In 1990, Toshikazu Sugaya was arrested and convicted with a life sentence by a high court in Tochigi Prefecture for the murder of a 4-year-old girl. It was determined that DNA evidence from body fluids on the dead girl’s clothing matched Sugaya’s.

But with the primitive forensic technology at the time of the man’s arrest, a little more than eight out of every 1,000 people would have also drawn an identical DNA match. Upon a further test in 2009, DNA evidence conclusively showed Sugaya’s innocence, and he was acquitted and awarded about 80 million yen in state compensation.

Perhaps even more sensational due to the international attention it gained was the case of Govinda Prasad Mainali, a Nepalese man who was wrongly jailed for 15 years while serving a life sentence in the 1997 murder of a Japanese female Tokyo Electric Power Co. worker who reportedly had moonlighted as a prostitute.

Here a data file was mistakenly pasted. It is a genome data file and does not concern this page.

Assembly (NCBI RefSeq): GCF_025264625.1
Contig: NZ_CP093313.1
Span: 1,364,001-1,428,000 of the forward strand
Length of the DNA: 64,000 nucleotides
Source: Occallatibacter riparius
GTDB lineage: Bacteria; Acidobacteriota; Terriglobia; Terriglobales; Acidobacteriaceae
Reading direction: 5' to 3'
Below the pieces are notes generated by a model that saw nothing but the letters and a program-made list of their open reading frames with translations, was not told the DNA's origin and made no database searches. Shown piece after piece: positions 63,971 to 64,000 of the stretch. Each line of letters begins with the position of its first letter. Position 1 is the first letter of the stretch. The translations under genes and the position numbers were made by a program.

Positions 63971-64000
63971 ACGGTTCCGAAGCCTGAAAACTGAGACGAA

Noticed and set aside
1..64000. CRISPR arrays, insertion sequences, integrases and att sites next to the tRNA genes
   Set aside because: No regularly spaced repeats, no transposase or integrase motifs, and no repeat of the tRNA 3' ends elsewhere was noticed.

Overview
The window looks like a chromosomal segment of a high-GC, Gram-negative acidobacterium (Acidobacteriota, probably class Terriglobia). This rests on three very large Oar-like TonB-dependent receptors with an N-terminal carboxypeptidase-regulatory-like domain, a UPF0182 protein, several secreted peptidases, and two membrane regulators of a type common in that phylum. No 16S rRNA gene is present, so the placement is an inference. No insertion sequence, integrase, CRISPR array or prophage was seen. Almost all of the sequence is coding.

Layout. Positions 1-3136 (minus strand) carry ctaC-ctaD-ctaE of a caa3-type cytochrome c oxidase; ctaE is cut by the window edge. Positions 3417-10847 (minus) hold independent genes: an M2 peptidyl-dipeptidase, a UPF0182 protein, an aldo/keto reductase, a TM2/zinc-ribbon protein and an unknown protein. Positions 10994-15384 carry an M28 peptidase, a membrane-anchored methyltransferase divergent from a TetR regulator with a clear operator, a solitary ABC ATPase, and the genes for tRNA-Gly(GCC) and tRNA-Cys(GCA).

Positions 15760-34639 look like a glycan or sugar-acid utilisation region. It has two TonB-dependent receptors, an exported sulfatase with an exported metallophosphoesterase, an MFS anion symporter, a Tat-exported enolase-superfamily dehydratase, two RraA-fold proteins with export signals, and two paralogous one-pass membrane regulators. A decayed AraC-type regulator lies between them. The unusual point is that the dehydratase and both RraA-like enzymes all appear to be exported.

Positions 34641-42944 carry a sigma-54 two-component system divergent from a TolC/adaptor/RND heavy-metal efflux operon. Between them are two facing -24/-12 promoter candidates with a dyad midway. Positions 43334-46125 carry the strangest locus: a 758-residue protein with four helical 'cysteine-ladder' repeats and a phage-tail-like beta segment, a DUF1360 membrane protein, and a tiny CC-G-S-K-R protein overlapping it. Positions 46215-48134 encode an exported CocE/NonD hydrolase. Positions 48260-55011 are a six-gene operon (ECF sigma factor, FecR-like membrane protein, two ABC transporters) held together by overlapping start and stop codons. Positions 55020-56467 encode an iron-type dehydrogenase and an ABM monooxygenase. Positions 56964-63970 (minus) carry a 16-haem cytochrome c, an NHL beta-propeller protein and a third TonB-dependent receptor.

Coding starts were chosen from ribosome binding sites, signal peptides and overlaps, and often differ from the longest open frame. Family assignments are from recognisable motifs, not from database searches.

The Tokyo High Court ordered a retrial after sets of exculpatory DNA evidence were linked to an unidentified man who had sexual contact with the victim just hours before her death. Mainali was released and deported back to his native country, pending a retrial.

Swabs of semen recovered from the women’s body that the prosecution deemed too small a sample to analyze using the existing technologies at the time, underwent DNA testing in 2011 and were determined not to be from Mainali.

Mainali was formally acquitted in November 2012 and later awarded 68 million yen in compensation for his wrongful imprisonment.

Iwao Hakamada was exonerated by a DNA test after 48 years on death row.